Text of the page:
Friday, February 26, 2021

The CDC gets life expectancy wildly wrong

According to a CDC spokesman, U.S. life expectancy has fallen by a year as a result of Covid. A little arithmetic shows that that cannot be close to correct. 

Total deaths so far are about 500,000 out of a population of about 330,000,000. The average death cost 12 years of life. Multiply that out and the average person lost not one year but .018 year of life.That's an error of almost two orders of magnitude. Including deaths indirectly caused and additional deaths over the next few months might increase it a little, but there is no way it can be one year or even close.

Dr. Peter Bach explains the error on his blog. What the CDC apparently did was to calculate what the effect on life expectancy would be if mortality rates stayed at their 2020 level,  how much Covid would reduce life expectancy if the pandemic was repeated every year forever.

After an error of that magnitude, it is difficult to take seriously any factual claim they make. It will be interesting to see if they admit the error.

P.S. To be fair, I have not found the claim on the CDC web site, only in media reports that attribute it to "Robert Anderson, who oversees the numbers for the CDC." 

P.P.S. I have now found it on the CDC web site in the form of an interview with Elizabeth Arias, who apparently produced the number:
I posted a version of this to FaceBook. Some people defended the CDC on the grounds that the usual way of calculating life expectancy is by measuring the current mortality rate as a function of age and projecting it it into the future. The problem is that, as you can see by the interview, Elizabeth Arias makes no attempt to explain that what she is describing is a measure that she knows, in this case, badly misrepresents what it is supposed to be measuring.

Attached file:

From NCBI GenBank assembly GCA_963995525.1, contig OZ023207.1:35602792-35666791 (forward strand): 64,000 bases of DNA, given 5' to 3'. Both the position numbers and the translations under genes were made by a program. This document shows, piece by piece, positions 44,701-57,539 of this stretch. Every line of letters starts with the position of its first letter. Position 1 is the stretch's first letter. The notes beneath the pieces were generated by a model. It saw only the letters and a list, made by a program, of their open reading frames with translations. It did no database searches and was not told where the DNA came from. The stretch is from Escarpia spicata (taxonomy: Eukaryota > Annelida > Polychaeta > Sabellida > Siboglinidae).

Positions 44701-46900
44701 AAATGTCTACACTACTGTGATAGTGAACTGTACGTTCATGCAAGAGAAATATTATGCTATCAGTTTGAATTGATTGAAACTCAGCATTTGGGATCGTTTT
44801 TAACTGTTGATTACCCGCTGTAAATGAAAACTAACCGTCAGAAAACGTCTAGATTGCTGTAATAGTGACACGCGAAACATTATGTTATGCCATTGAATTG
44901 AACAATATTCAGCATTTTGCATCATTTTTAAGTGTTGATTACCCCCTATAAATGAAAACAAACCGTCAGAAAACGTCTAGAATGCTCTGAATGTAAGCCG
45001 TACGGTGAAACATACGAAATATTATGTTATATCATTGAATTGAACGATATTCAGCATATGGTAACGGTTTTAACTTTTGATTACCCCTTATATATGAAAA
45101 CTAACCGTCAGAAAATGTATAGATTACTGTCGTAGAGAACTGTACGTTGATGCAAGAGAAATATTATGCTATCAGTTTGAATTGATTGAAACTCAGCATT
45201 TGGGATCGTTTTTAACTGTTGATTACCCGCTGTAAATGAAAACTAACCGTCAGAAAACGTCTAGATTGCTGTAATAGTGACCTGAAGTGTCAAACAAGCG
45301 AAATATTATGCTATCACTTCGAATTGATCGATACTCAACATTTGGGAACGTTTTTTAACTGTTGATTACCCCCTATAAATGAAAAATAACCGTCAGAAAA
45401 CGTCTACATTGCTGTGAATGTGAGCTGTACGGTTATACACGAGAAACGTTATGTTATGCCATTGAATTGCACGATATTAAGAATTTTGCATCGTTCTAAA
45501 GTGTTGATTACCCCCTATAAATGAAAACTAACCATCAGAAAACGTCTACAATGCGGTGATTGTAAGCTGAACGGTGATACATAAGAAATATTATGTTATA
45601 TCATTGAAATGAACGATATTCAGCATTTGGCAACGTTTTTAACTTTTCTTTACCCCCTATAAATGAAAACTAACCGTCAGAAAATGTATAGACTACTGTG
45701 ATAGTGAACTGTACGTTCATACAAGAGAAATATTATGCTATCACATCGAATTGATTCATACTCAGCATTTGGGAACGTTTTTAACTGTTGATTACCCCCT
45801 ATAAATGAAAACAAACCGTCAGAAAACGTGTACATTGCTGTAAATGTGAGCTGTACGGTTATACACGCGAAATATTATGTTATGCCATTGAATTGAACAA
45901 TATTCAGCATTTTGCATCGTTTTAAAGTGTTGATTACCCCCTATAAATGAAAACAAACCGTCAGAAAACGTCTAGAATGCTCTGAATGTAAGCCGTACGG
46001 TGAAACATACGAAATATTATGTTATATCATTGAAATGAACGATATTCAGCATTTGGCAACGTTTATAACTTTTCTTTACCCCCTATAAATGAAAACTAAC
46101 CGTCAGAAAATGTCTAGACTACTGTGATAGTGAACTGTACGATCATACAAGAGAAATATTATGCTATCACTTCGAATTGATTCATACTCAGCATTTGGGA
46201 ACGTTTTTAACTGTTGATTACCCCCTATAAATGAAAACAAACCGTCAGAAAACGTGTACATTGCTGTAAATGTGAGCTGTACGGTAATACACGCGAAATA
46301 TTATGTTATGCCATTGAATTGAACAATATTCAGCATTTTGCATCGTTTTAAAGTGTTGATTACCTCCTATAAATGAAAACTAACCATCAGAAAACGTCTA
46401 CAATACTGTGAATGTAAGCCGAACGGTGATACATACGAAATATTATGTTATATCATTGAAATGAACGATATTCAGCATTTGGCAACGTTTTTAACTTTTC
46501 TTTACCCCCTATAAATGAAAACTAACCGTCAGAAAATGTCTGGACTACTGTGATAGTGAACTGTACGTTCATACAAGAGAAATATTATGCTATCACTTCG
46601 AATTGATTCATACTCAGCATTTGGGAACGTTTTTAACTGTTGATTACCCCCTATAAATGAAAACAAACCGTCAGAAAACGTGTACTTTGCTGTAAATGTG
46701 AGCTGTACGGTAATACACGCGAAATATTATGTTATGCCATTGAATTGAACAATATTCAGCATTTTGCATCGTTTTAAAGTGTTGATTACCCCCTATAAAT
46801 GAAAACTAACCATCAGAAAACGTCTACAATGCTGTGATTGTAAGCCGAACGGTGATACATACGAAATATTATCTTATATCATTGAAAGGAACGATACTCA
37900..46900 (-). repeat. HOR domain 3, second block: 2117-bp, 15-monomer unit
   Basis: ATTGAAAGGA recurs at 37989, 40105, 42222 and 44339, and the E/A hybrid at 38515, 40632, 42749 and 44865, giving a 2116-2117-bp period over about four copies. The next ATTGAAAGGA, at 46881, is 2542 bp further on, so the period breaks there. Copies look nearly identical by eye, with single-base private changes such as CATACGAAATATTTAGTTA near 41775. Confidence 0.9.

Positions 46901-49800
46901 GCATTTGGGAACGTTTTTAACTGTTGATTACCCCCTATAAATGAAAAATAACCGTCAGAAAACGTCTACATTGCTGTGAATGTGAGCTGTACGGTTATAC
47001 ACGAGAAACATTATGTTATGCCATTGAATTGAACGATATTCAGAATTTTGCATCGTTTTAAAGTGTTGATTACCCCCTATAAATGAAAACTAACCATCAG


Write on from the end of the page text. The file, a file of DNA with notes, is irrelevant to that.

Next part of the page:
Sunday, February 14, 2021

Have We Reached Herd Immunity?

I have been looking at the number of new cases per day, both for Santa Clara County and for the U.S., and the pattern is striking. Over the past month, number of new cases per day in the U.S. has gone down by a factor of about 2.4, for the county by a factor of about 3.5. Death rates are also down, although by much less, but one would expect death rates to lag case rates by a few weeks. I don't think the explanation can be the weather, since it's still winter.  I don't think it can be vaccination because there has not yet been enough of it to substantially affect the case rate.

The other obvious explanation is that the previous high was created by a lower level of precaution due to XMas and New Years. But that explains only a reduction in the rate of increase, not a reduction in the level, since all those people infected during the holidays were then around to infect other people. The fact that the level is falling means that each infected person is passing the infection on to fewer than one person, which is the definition of herd immunity.

If behavior is held constant, herd immunity ought to first appear as a constant rate of infection, each person passing the disease on to one other, then gradually become a shrinking rate. It looks as though we reached herd immunity under non-holiday behavior something close to two months ago, infection rates kept going up due to the holiday bump, and by the time that ended we were far enough into herd immunity (with non-holiday behavior) so that rates were falling. 

I was still surprised that they were falling so fast until I looked at how many cases had occurred recently. I haven't made an exact calculation, but it looks as though, for both the county and the country as a whole, the surge in cases over the two months of the peak  roughly doubled the cumulative total. It wouldn't be that surprising if that had pushed us well past the start of herd immunity.

There are two qualification to be made to the optimistic conclusion that the pandemic is almost over. One is that the requirement for herd immunity depends, among other things, on how people behave. If everyone concludes the pandemic is over and drops all precautions against passing on Covid, cases might start increasing again. The other is that there are at least two new variants of Covid now spreading through the U.S., and we cannot be sure that people immune to the old variant will be equally immune to the new. If, to take the most pessimistic possibility, the protection provided by having had Covid turns out to have no effect one of the variants, we are back to ground zero and in trouble.

My guess, however, is that neither will happen, and that in another few months the case rate will be back to last spring's lows. And falling.